The classified army readiness study obtained by Stratfor states that as of mid-2001, the army's armored operational readiness levels were only 48.92 percent overall. Of 528 armored vehicles, including main battle tanks such as the AMX-30 and light tanks such as the Dragoon 300 and the Scorpion, 336 were operational and 189 were inoperative. Individual weapons systems readiness levels on paper looked good for systems such as the AMX-30 battle tank (71.76 percent) and the Dragoon 300 and Scorpion tanks (97.03 percent and 97.62 percent, respectively). However, these averages do not tell the full story.

Army sources say retrofitting work done in recent years on the AMX-30 battle tanks by Metalurgica Van Dam, a Venezuelan metallurgical firm with no prior experience in modifying tanks, effectively destroyed the combat capabilities of these systems. A battle tank's turret must rotate 360 degrees, but Van Dam's "retrofitting" work made it impossible for the tank turrets to rotate more than 80 degrees in either direction.

This means in combat the tanks can be flanked and destroyed easily from the sides and rear by infantry units armed with light anti-tank rockets. Van Dam also cut through the armor of the AMX-30 tanks in such a way that the tanks were split completely in two. As a result, the armor of these tanks can now be penetrated by ammunition as light as a .30-caliber machine gun bullet, according to military sources. This means an infantry soldier armed with a rocket-propelled grenade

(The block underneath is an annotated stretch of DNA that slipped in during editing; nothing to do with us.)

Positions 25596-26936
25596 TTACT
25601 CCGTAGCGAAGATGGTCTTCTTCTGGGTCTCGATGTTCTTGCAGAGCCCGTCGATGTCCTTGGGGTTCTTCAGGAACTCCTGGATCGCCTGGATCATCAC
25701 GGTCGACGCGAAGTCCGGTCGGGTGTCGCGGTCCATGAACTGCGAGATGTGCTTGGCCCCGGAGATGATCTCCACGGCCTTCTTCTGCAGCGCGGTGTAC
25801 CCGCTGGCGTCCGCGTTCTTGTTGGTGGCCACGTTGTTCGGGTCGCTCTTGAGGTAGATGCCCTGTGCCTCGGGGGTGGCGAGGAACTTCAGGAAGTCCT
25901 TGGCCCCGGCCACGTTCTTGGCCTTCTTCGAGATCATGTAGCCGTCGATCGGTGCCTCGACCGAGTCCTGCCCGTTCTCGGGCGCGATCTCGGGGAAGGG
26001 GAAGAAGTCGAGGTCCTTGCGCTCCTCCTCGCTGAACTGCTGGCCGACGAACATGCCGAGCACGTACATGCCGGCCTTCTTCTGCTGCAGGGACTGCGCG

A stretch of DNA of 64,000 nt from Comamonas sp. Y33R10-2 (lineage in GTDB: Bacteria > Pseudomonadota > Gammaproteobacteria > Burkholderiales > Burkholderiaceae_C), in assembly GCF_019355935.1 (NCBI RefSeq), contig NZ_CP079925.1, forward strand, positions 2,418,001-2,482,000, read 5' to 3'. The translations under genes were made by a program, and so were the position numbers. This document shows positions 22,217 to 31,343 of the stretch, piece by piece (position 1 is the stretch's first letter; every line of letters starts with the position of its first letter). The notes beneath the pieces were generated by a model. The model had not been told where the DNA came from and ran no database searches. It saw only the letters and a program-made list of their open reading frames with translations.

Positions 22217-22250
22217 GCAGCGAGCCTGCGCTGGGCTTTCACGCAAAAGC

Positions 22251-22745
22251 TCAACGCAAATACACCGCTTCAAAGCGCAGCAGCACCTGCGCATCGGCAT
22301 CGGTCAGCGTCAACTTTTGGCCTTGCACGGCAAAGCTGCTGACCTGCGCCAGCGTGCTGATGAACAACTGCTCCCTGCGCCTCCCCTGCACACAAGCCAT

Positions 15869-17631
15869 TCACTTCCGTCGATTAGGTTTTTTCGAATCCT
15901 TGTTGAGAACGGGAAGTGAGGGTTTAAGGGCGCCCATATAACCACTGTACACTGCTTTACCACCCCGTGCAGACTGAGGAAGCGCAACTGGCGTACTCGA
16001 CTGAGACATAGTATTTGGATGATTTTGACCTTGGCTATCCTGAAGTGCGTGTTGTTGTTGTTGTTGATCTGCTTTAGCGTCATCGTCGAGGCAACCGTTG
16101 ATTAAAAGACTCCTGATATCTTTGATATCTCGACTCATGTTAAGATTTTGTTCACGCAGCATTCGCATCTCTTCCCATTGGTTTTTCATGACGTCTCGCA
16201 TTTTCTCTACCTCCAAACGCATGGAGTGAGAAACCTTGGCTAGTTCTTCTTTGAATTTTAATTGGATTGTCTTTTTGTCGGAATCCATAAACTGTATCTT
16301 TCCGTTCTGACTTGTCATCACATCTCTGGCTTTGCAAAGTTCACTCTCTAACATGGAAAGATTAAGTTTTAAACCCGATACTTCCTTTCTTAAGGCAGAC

(RPG) can penetrate the turrets of these tanks and kill the crews inside with as much ease as a hot knife slicing through butter if the rocket impacts directly on the welding seam.

In addition, the Dragoon 300 and Scorpion light tanks might show adequate operational readiness levels on paper, but they lack munitions. These tanks can be deployed, as some were deployed in April 2002 to protect Chavez in Miraflores from the 900,000 unarmed protesters who marched to the presidential palace demanding his resignation. However, in an armed engagement these tanks would quickly run out of ammunition, which in effect would make them useless.

The only two measures where the army exceeded the 70 percent floor were air transport (73.91 percent) and electronic warfare (80.05 percent). However, more than half of the army's helicopters are not equipped with weapons systems capable of providing close air-ground support. In effect, the army's air transport command is used mainly to ferry generals around the country on official and personal missions.

Moreover, the army's electronic warfare systems have been withdrawn from border regions and redeployed mainly to Caracas and central Venezuela, where they are used to conduct electronic surveillance of all communications inside Fort Tiuna, Palo Negro and other bases. Instead of intercepting Colombian communications, the Chavez government is using its electronic surveillance systems to spy on Venezuelan army units in a permanent effort to locate and identify officers that could be conspiring against him.